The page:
Roz pleas for help as brain cancer threat grows
ROZ Harper is in the fight of her life.
The bubbly 37-year-old mother of three from Tewantin has brain cancer and is currently undergoing her second round of intensive chemotherapy after discovering that her tumour is growing.
Yet despite having to take two different types tablets and another drug via drip as part of her current PCV chemotherapy treatment, Roz is proving her strength by continuing to look after her three daughters, aged 17, 15 and 12, and drag herself to work in customer care five days a week.
"I'm still working to keep myself busy as when I stop I get really emotional and just want to cry all day," she said. "I also think it's good for my brain to get it working.
"But the chemo makes me feel really sick. And it's not a standard tumour so the doctors don't really know what to do or whether my symptoms are normal."
Roz was first diagnosed with brain cancer in 2009 when she was just 30-years-old after a redback spider bite caused her to seek medical help after she lost feeling in both her hands.
Unfortunately scans revealed that it wasn't the bite which was causing the trouble, but a tumour in her brain.
"The doctors told me that redback spider saved my life. It hadn't of bitten me and they hadn't of found the tumour, they told me I wouldn't be here today," Roz said.
Soon after, instead of being able to plan for the upcoming fifth birthday of her youngest child Molly, Roz found herself in Royal Brisbane Woman's Hospital as doctors tried to remove her tumour.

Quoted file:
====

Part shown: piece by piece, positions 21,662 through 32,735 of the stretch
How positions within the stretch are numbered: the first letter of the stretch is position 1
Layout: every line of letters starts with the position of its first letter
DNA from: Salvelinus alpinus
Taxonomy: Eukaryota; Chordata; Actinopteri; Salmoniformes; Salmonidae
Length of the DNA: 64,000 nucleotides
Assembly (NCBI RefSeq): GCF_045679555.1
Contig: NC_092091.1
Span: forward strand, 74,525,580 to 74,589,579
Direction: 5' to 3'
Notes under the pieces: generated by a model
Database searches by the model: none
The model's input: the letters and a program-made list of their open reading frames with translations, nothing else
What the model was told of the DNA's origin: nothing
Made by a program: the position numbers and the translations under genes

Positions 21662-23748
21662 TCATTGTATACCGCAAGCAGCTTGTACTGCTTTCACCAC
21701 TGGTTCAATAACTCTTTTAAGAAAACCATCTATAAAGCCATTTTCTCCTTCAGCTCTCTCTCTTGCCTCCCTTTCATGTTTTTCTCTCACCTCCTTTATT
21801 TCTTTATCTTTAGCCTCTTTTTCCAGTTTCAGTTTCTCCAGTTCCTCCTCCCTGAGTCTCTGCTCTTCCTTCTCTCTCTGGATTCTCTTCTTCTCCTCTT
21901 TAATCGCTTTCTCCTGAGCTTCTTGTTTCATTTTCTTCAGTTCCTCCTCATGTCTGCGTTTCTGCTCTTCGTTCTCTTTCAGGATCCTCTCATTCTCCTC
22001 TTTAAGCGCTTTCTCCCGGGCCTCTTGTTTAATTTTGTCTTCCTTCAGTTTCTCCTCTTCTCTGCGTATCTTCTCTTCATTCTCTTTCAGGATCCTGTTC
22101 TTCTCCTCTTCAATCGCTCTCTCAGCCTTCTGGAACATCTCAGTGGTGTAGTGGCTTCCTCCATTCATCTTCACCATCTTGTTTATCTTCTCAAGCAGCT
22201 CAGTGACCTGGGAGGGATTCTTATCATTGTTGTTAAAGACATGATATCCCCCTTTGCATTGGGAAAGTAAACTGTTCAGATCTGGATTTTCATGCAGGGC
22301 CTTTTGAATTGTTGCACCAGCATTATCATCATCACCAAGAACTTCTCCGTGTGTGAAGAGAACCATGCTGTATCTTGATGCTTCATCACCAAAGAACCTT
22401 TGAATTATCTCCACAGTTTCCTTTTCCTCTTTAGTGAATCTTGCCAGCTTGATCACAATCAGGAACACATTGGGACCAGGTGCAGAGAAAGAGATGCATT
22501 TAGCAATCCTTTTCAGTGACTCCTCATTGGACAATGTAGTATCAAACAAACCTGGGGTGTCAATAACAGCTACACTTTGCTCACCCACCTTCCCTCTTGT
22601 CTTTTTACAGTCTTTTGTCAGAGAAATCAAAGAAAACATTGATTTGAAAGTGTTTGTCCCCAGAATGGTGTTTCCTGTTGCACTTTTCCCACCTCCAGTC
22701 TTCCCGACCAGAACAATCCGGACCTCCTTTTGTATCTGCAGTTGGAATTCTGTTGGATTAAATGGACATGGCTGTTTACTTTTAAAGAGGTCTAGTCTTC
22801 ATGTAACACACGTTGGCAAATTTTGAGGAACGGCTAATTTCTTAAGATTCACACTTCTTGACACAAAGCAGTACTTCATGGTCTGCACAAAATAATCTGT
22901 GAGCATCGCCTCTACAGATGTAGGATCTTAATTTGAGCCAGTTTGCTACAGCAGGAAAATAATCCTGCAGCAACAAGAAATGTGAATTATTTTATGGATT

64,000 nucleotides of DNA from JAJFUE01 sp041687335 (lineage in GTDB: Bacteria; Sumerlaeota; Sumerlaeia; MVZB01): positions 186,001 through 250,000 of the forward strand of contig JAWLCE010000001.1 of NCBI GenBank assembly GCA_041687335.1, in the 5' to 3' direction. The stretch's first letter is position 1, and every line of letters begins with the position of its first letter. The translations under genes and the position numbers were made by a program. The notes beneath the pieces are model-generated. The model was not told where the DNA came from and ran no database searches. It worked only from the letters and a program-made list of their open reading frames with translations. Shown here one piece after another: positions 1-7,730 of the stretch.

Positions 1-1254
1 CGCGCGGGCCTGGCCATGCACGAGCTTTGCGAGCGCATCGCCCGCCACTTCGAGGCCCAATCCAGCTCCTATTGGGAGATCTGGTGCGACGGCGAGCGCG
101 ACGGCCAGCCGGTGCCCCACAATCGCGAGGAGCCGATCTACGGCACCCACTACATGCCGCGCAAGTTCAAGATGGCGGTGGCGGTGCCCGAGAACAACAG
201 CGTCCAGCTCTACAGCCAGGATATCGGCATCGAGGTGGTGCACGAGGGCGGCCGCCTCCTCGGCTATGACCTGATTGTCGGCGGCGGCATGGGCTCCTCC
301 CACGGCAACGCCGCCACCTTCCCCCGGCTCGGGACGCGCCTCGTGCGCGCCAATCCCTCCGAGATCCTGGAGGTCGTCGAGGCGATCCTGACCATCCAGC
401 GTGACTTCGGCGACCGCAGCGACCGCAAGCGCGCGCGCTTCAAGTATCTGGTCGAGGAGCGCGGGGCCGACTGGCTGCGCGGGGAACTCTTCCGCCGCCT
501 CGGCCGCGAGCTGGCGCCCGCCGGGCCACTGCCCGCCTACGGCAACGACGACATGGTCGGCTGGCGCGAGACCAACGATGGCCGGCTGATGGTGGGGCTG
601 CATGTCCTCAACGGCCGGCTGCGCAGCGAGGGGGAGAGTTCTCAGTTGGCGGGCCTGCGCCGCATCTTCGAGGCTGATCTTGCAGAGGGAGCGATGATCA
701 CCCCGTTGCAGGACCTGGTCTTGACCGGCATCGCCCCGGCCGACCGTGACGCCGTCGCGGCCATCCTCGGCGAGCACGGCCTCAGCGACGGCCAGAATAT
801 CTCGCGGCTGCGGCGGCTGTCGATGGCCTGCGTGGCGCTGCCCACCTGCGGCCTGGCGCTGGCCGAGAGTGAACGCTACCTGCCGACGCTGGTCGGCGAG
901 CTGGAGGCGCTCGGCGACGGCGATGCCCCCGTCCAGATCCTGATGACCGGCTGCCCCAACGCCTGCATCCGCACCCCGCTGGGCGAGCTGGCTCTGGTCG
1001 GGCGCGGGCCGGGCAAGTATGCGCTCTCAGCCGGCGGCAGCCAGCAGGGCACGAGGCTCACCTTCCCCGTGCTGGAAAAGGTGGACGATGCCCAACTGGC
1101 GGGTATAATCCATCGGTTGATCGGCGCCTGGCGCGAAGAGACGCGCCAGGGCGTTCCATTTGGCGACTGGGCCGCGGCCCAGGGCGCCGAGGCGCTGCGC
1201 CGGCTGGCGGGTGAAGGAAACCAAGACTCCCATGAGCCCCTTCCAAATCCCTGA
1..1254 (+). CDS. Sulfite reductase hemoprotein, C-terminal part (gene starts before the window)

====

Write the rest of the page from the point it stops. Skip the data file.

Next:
However, Roz's tumour is now a grade 3 anaplastic oligoastrocytoma, which means it could not be completely removed through surgery due to its star-like shape that causes it to spread through the layers of the brain.
It is so rare that only 5% of people with brain cancer have the same type of tumour, and so little is known about it that Roz was asked to participant in a research program linked with doctors in Germany to monitor and study her progress.
A year later doctors discovered the tumour was growing, so Roz underwent six-weeks of radiation which, while it caused her to feel terribly ill and lose large patches of her hair, did halt the tumour's growth.
Now, as the family prepares to celebrate Molly's 12th birthday, Roz and her husband Jon, who is a carpenter with Noosaville-based Gull Brothers Cabinet Makers, find themselves making the journey back and forth from Brisbane for treatment after scans revealed the tumour has grown in size to 14.8mm by 13.9mm.
When first diagnosed, the tumour measured just 2.3mm.
"It always seems to be around her [Molly's] birthday. That's why she has always just asked and wanted to be with her family. This is the first year she's having a party."
On Thursday, Roz began to have severe pain in her face, with aching teeth and tongue making it difficult for her to eat
"The doctors think it [the tumour] may be growing again, so I will have to go to Brisbane again early next week for another MRI.
"I'm worried - especially today," Roz said, trying to hold back the tears.
"I'd just like to get more awareness of brain cancer out there. Everyone talks about breast cancer and things like that, but you can't live without your brain.
"They don't know what causes brain cancer and that's what frustrates me."
Family and friends have been rallying around the family, with a GoFundMe page having been set up to help with the expense of Roz's treatment.
She has already had to knock back one medication, Avastin, which was recommended by her doctors, as it would have cost $20,640 for just one round of treatment.